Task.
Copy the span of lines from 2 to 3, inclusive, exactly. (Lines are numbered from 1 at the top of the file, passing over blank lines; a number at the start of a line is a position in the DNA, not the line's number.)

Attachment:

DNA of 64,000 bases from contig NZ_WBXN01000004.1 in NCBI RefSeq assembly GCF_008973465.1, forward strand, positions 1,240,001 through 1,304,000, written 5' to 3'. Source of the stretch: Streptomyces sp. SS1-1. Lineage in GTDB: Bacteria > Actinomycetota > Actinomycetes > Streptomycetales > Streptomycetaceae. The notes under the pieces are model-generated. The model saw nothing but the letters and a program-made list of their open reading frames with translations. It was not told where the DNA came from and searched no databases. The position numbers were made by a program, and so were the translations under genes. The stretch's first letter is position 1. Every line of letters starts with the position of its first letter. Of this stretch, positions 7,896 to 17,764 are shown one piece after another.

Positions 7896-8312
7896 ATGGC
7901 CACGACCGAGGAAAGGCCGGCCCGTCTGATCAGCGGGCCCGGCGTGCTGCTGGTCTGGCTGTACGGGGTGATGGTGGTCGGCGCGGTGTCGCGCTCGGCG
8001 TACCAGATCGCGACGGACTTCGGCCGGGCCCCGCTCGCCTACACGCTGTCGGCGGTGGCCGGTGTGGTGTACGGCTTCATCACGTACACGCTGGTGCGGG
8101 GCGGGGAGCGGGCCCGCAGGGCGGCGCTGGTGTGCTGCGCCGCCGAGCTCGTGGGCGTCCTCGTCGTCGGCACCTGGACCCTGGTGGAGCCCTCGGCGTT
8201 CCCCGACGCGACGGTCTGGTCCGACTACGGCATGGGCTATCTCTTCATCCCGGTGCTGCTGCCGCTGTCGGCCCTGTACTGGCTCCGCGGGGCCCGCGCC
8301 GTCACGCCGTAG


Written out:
Positions 7896-8312
7896 ATGGC